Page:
idealism


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i·de·al·ism

 (ī-dē′ə-lĭz′əm)
n.
1. The act or practice of envisioning things in an ideal and often impractical form.
2. Pursuit of one's ideals, often without regard to practical ends.
3. Idealized treatment of a subject in literature or art.
4. Philosophy The theory that the object of external perception, in itself or as perceived, consists of ideas.

idealism

(aɪˈdɪəˌlɪzəm)
n
1. belief in or pursuance of ideals
2. the tendency to represent things in their ideal forms, rather than as they are
3. (Philosophy) any of a group of philosophical doctrines that share the monistic view that material objects and the external world do not exist in reality independently of the human mind but are variously creations of the mind or constructs of ideas. Compare materialism2, dualism2
iˈdealist n
iˌdealˈistic adj
iˌdealˈistically adv

i•de•al•ism

(aɪˈdi əˌlɪz əm)

n.
1. the cherishing or pursuit of high or noble principles, purposes, or goals.
2. the practice of idealizing.
3. something idealized; an ideal representation.
4. treatment of subject matter, as in art, in which a mental conception of beauty or form is stressed.
5. any philosophical system or theory that maintains that the real is of the nature of thought or that the object of external perception consists of ideas.
[1790–1800]

idealism

any system or theory that maintains that the real is of the nature of thought or that the object of external perception consists of ideas. Cf. realism.idealist, n.idealistic, adj.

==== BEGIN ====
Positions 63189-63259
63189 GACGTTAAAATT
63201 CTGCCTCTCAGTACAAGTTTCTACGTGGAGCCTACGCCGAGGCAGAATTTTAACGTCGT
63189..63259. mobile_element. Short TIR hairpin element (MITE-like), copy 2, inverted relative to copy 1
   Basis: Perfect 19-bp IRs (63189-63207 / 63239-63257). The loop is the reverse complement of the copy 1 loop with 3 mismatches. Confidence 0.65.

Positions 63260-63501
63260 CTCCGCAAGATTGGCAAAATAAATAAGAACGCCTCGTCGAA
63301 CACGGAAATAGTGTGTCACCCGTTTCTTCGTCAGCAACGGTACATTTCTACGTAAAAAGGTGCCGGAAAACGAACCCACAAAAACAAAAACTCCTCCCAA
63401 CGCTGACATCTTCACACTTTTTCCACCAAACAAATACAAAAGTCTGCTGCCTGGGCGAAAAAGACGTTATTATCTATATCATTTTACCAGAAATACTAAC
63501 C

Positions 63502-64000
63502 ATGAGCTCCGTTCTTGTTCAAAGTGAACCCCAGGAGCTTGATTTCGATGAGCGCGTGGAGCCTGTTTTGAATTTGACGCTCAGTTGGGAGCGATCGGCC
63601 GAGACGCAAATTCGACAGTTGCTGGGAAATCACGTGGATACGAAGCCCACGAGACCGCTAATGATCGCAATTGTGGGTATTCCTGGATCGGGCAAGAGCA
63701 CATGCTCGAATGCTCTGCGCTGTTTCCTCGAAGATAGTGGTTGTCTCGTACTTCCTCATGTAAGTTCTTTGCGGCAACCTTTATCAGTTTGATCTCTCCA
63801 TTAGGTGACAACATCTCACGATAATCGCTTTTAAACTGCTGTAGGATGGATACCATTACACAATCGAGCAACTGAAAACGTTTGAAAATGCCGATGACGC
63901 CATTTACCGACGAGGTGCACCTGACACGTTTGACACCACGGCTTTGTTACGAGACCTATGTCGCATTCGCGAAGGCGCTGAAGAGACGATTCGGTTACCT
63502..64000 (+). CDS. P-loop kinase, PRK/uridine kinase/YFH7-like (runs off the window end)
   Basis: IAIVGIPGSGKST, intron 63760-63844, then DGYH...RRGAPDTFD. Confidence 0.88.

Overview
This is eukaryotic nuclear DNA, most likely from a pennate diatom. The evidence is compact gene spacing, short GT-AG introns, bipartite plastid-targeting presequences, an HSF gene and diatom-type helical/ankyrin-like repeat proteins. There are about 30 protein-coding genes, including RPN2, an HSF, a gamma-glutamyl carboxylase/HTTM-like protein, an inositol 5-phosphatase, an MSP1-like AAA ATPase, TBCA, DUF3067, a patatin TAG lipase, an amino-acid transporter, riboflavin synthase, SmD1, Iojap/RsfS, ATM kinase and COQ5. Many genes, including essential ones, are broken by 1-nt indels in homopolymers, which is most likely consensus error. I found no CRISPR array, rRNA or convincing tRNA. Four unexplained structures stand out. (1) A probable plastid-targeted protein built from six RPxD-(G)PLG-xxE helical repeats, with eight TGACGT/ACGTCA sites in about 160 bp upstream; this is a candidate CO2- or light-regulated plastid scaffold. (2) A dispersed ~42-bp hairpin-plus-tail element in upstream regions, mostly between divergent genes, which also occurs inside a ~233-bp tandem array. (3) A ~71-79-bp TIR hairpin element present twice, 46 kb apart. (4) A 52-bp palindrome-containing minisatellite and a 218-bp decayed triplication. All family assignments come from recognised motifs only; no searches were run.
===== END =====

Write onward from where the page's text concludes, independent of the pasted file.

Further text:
See also: Philosophy

Idealism

 

bullish Optimistic, hopeful, confident. In the world of finance, a “bull” is an investor who speculates in stocks or commodities in anticipation of a profit to be realized when the market prices increase. Thus, the “bull” believes that the general business climate is or will soon be favorable. Bullish is used in other, non-monetary contexts as well.

A related term, bearish, also derived from stock market jargon, describes a pessimistic outlook. Since a “bear” believes financial conditions are worsening, he may try to sell short, hoping to repurchase the stocks or securities at a lower price at some future date. Since both “bulls” and “bears” often buy the rights to trade stocks on margin, i.e., at a percentage of their true market value, the “bear” may, in effect, sell what he has not yet purchased. It has therefore been conjectured that the origin of bear may lie in the proverb to sell the bearskin before one has caught the bear. As early as 1721, Nathan Bailey’s Universal Etymological English Dictionary included the following: “to sell a bear: to sell what one hath not.”

hitch one’s wagon to a star To aim high, to have high ideals, to be idealistic. Ralph Waldo Emerson apparently coined this metaphor which appeared in his Society and Solitude (1870):

Now that is the wisdom of a man
… to hitch his wagon to a star.

look through rose-colored glasses To be cheerfully optimistic; to see things in a bright, rosy, favorable light. The color of a rose has long connoted optimism, cheerfulness, and promise.

Oxford was a sort of Utopia to the Captain…. He continued … to behold towers, and quadrangles, and chapels, … through rose-coloured spectacles. (Thomas Hughes, Tom Brown at Oxford, 1861)

Implicit in this expression is the suggestion that a rosy view is unwarranted, perhaps even detrimental.

Pollyanna An incurable optimist. This expression comes from Eleanor Porter’s book Pollyanna, in which the title character was a cheery little girl whose blitheness and buoyancy raised the spirits of all whom she met. In contemporary usage, however, this term is often applied disparagingly to one who exists in a fool’s paradise.

idealism

The notion that the objects of reality do not have independent existence but are constructs of the mind, or made up of ideas.
ThesaurusAntonymsRelated WordsSynonymsLegend: